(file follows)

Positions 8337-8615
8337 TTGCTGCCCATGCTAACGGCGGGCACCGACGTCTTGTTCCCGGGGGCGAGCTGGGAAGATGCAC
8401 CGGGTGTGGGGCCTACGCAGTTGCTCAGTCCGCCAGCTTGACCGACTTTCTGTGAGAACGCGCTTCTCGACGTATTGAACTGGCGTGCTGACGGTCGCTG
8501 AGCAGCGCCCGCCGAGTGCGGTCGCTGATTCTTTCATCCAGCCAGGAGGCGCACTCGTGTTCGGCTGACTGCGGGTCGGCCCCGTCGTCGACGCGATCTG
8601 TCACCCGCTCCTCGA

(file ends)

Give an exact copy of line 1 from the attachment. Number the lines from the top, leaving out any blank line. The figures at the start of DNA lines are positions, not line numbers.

Positions 8337-8615